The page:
So the time is passing and I get more and more frustrated as it went, terrified by the more and more possible scenario of failure without even getting initial access . By the way, as you’ve probably read in more serious reviews elsewhere, I can confirm that a prepared “student” (to use an Offsec term), who manages to get Initial Access in a reasonable time window (the first 20 minutes of the exam) will probably get passing grade in 8 hours or so of net testing time. Which is a great thing given that the exam is scheduled for 48 hours and we’re all professionals with lives and jobs, even during a lockdown(ish) period. So around 9 hours after my start time, the fear was getting real and the disappointment was mounting… This is when I decided to give it a go, although not believing for a single moment that this method it would be enough. For extra leetness I took it one step further by taking care of strings and variables. Gave it another go in the test machine against its AV (which remember, I could only assume at that point would also be running on the target machine) and it was once again detected - of course. Surprisingly though, it was picked up as a different “Trojan” or “RAT” than the initially indicated… Weird, but let’s try it anyway. Reverted the whole lab (not that this would help in detection - more like a standard step for this particular payload as I had figured out in the labs). Sent my payload. And voila, without making any sense whatsoever, it gave me a meterpreter shell back.
So a first implicit piece of advice everyone gives which is worth re-iterating:
Fun fact, I finished the exam with only just one more revert. Two in total.
However, a more important tip here is to just:
With that out of the way, and after 3 hours of sleep to freshen things up, I set out to tackle the actual lab.
The Actual Exam
After a couple of quick
proof.txt’s I stumbled again, with no apparent way forward. The least technical solution ended up being the successful one, which involved using credentials in all possible ways. Manually.
Actually, looking back now, a decent part of the exam (and challenges) would just boil down to this solution, just make sure you do proper post-exploitation enumeration:
There are always ways to automate this so don’t be like me:
Anything after that was pretty straightforward, exactly or almost exactly like in the challenges, especially the 3 final ones which kinda merge together several techniques in a progressively more realistic network, so make sure to go through them and pop all the boxes in each before taking the exam. I didn’t even realise I got into the final machine as described in the Exam objective before I found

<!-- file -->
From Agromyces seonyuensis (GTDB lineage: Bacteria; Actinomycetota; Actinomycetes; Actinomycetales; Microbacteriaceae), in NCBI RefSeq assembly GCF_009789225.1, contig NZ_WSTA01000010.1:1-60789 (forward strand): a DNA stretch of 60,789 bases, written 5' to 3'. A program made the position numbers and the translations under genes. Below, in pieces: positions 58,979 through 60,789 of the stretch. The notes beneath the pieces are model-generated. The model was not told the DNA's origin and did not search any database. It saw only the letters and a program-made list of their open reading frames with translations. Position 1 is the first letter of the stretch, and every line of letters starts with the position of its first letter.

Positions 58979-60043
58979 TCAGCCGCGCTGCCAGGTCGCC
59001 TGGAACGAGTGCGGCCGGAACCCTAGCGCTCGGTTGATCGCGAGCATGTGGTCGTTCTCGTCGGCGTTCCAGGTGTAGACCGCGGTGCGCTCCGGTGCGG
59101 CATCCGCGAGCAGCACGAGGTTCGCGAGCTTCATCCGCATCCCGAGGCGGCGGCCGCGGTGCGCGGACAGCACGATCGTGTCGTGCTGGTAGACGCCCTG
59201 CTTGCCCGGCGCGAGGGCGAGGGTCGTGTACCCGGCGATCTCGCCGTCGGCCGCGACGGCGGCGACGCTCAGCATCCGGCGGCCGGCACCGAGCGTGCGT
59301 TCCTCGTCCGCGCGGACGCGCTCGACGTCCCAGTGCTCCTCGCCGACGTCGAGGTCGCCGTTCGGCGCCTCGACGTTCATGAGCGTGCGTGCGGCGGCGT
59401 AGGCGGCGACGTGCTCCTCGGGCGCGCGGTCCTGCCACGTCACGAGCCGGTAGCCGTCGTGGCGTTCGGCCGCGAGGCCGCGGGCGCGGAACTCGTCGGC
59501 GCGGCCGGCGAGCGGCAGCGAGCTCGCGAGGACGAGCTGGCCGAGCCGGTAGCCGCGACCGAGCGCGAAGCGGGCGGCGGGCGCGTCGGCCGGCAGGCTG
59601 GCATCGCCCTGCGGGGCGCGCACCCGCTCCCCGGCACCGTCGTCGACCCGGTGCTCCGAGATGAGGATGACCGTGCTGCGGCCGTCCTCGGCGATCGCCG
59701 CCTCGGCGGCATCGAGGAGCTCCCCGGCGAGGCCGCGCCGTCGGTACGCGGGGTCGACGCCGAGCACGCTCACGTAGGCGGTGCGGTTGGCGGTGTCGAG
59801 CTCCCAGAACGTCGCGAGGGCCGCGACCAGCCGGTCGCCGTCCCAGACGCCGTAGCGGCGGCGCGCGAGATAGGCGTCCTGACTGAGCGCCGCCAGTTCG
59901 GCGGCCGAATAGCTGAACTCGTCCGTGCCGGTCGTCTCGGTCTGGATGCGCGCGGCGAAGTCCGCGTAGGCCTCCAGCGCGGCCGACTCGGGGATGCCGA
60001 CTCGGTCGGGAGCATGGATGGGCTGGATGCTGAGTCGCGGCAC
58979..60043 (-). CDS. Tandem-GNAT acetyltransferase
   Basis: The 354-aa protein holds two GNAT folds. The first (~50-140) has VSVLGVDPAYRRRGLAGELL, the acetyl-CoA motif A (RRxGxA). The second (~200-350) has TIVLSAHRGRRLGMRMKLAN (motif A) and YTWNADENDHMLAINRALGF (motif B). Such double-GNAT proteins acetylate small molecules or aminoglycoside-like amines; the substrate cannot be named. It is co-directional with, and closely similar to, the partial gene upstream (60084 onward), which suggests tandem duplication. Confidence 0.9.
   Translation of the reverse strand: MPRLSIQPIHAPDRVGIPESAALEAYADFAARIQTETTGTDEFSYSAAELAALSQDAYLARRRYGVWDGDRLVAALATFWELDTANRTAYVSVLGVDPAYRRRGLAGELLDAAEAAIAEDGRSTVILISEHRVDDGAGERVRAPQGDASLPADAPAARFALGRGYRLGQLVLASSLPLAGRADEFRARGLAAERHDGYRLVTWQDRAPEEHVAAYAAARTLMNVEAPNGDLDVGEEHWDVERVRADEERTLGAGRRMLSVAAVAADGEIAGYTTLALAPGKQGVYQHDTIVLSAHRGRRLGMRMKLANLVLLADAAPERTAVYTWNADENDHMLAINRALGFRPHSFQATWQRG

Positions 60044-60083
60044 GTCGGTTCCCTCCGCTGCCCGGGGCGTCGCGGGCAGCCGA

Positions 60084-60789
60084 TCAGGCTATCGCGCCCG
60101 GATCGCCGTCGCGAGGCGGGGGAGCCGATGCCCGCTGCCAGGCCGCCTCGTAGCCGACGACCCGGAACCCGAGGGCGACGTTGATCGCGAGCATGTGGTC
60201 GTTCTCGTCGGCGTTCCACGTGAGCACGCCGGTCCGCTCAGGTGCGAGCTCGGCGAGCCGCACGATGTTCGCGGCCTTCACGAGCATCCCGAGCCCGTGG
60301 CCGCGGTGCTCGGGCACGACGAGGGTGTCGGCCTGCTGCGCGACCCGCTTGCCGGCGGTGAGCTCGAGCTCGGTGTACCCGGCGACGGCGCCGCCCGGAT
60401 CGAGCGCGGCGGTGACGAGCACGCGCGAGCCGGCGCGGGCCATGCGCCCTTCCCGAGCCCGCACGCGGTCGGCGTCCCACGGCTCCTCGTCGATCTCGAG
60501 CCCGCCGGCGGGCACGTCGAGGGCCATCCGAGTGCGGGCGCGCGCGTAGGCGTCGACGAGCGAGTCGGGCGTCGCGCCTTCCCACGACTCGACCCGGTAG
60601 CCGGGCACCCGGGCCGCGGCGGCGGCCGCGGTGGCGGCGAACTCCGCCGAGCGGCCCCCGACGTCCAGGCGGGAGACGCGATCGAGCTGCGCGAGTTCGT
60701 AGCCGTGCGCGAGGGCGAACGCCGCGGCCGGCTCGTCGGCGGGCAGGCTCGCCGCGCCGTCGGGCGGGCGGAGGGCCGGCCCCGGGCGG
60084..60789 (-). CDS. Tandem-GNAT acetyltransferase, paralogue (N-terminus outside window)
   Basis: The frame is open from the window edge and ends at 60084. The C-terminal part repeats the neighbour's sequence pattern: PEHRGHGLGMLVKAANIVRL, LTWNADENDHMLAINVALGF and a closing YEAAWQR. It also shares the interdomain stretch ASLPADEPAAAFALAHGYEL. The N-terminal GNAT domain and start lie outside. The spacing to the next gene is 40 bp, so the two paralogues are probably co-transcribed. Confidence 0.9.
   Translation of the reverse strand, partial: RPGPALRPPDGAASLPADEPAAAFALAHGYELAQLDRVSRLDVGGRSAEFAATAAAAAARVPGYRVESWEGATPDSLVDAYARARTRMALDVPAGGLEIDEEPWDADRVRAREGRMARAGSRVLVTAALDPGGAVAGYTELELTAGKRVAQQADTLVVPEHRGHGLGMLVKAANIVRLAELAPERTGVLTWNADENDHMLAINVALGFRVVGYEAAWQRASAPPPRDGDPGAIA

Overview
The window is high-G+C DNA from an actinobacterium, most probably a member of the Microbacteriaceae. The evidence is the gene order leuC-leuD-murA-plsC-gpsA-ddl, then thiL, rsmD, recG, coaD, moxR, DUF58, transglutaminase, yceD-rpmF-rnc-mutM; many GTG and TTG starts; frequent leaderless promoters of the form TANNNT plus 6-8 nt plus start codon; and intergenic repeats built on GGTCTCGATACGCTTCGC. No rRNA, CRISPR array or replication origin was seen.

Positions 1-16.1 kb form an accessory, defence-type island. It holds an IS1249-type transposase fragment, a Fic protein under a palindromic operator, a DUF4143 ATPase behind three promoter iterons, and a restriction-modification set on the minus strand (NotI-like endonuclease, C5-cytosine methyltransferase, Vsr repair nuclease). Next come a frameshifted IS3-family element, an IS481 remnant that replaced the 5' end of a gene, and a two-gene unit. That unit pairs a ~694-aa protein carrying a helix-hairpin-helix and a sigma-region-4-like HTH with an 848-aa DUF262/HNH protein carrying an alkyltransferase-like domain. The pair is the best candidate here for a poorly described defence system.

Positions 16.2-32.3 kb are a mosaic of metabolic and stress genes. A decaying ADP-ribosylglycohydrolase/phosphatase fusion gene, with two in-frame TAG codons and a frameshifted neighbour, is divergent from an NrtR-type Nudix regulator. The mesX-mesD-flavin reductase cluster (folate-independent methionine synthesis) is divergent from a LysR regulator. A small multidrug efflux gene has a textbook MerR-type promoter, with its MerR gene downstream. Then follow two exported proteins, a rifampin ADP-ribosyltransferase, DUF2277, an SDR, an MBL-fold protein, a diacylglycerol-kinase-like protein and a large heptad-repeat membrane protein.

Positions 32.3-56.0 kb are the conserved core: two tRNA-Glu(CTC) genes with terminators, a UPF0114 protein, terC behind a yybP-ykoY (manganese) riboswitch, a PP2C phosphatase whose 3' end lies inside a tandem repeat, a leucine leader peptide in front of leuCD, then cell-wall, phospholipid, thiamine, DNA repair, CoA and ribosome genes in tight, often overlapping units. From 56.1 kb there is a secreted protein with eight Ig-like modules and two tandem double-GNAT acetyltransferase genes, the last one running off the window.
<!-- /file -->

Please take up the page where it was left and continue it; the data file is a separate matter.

With that out of the way and -in theory- a passing condition, I focused on two things for the remaining hours left:
- Trying to pop a few more boxes to also achieve the second passing condition, 10 or more flags. - I was at 9 at this point.
- Convert an RDP session that got me into one of the boxes along the way to a “fully interactive remote” alternative to comply with the rules
About the former, I didn’t manage to get a final tenth box, which however further proves that passing the exam is possible by achieving just one of the objectives. As was described in the guide.
About the latter, If you’re taking the course after March 2021 you’ll notice a new red annotation in the official Exam Guide. Thanks to an ex-colleague (Martin, cheers if you’re reading this! ), they’ve now clarified in the rules that RDPing into a machine with a backdoor user, to take the screenshot of the flag is not accepted, and will lead to 0 points out of the 10 for the box. Without giving too many details away, I can state that it’s (apparently) acceptable to RDP in and then “misconfigure” the machine on purpose to go in the right way before
typeing the flag for the screenshot
Having gone through it all, I still have nothing but the best to say about the whole experience. I greatly enjoyed the course, refined my skills and increased my knowledge on important areas.
Sooo this is it. Hopefully this was a pleasant read and/or will help you decide whether this is or isn’t for you. Alternatively, I hope this provided the necessary insight to feel mentally prepared ahead of your exam and manage your expectations.
Thanks for reading!